Home

Follow Countercurrents on Twitter 

Why Subscribe ?

Popularise CC

Join News Letter

Editor's Picks

Press Releases

Action Alert

Feed Burner

Read CC In Your
Own Language

Bradley Manning

India Burning

Mumbai Terror

Financial Crisis

Iraq

AfPak War

Peak Oil

Globalisation

Localism

Alternative Energy

Climate Change

US Imperialism

US Elections

Palestine

Latin America

Communalism

Gender/Feminism

Dalit

Humanrights

Economy

India-pakistan

Kashmir

Environment

Book Review

Gujarat Pogrom

Kandhamal Violence

WSF

Arts/Culture

India Elections

Archives

Links

Submission Policy

About CC

Disclaimer

Fair Use Notice

Contact Us

Search Our Archive

Subscribe To Our
News Letter



Our Site

Web

Name: E-mail:

 

Printer Friendly Version

Rain Water Harvesting

By Marianne de Nazareth

23 March, 2011
Countercurrents.org

It's not yet full blown summer and Bangalore and India is already reeling from lack of fresh water. Yesterday's anchor in one of the local papers said, residents of a locality in Bangalore are buying bottles of mineral water to bathe in! There is also a tanker mafia in the city that charges anywhere upwards of 500 rupees for a tanker of water. Most buildings need at least two tankers of water to manage in a day. That is how tough this summer is going to be. Then why? Why is it so difficult for us to understand the efficacy of Rain Water Harvesting and how it will help ease water shortage in the coming months?

In Karnataka , India , the government has made RWH mandatory across the state for new buildings. Any new building has to fit RWH on its roof and solar panels for water heating. It is these enlightened policies which will help make us more interactive instead of waiting for the government to supply us water for our needs which are becoming scarce and rare with populations galloping forward especially in Asia..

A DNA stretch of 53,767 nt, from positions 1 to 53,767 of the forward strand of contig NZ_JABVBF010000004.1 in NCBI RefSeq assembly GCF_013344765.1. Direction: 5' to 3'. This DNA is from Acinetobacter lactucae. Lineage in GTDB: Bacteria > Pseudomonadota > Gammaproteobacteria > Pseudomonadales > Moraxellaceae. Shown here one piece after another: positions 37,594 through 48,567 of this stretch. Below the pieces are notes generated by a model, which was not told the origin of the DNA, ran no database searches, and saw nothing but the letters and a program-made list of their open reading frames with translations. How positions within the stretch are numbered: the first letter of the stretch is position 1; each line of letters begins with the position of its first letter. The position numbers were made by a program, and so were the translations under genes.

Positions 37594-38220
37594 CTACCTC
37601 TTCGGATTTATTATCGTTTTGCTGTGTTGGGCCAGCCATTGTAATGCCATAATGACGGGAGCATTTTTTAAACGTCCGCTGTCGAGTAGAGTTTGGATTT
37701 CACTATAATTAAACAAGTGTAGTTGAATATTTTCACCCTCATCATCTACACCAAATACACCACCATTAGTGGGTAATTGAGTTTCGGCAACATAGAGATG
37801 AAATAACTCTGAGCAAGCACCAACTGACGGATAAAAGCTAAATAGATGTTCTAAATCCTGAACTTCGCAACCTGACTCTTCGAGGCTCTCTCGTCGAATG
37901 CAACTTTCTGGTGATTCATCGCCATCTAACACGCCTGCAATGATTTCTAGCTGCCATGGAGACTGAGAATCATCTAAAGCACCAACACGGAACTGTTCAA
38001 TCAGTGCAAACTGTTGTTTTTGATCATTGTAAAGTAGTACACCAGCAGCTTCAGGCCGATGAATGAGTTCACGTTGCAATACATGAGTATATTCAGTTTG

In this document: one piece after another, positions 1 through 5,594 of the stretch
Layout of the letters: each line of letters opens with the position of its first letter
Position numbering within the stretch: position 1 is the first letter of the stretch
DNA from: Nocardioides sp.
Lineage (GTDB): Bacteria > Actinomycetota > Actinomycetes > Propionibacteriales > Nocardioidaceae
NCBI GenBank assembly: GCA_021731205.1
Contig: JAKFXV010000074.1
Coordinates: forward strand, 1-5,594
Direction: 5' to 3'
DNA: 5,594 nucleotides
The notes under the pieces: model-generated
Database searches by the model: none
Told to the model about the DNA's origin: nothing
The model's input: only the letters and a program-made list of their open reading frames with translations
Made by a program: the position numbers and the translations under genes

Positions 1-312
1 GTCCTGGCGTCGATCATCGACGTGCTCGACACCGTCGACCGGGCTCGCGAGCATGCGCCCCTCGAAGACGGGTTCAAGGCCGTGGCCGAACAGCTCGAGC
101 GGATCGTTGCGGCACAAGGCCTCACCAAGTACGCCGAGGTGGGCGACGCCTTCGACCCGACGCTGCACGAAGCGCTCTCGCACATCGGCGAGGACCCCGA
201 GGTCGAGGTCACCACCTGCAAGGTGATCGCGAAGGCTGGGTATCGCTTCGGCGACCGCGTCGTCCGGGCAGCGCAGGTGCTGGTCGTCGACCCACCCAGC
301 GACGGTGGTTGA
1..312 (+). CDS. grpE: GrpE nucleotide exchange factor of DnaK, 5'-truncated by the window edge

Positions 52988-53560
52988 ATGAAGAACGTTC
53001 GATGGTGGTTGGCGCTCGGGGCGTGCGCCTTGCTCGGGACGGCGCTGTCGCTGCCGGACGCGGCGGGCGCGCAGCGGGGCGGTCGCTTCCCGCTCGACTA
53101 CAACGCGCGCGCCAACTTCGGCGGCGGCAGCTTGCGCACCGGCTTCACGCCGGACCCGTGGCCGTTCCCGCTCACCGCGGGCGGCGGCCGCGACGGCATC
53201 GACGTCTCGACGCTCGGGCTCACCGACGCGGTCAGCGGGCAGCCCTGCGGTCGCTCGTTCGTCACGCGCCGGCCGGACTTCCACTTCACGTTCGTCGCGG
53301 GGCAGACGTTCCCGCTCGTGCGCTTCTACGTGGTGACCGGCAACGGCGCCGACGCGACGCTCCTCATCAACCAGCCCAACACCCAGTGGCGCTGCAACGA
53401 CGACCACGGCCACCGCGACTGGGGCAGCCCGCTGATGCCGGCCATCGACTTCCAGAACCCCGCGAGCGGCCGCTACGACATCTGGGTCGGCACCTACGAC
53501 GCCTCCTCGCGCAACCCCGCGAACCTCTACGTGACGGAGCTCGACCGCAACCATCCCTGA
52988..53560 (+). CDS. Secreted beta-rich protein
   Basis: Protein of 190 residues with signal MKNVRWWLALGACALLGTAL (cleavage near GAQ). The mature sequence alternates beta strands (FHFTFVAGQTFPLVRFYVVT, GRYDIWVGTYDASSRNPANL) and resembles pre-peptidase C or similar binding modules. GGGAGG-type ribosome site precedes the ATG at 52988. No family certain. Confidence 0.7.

Vessela Monta the Executive Director Of the International Rainwater Harvesting Alliance IRHA, based in Geneva says, The UN Human Rights Council affirms the human right to safe drinking water. Now is the time for the world's governments to contribute to the provision of a regular supply of safe, accessible and affordable drinking water in sufficient quantity for 884 million more people.

On World Water Day 2011, the undersigned organizations wish to strongly advocate for the use of rainwater: it must be considered as an important tool in efforts to minimize the water related problems that already exist.

Rainwater is a valuable resource that is underutilized. Its capture and use can alleviate challenges

related to potable, non-potable, storm water and energy.

Local rainwater harvesting solutions enhance water security and provide important relief to

households and communities. All around the world, rainwater infiltration, collection and storage

offers benefits for the environment, wildlife and humans, and improves water availability for

industry and agriculture.

It is time for rainwater catchment to be included in the development plans of all governmental

agencies as part of their integrated water resource management strategies.

Introduction of the concept of rainwater management maximizing rain's benefits as a vital

resource while minimizing potential rain hazards to curricula of technical schools and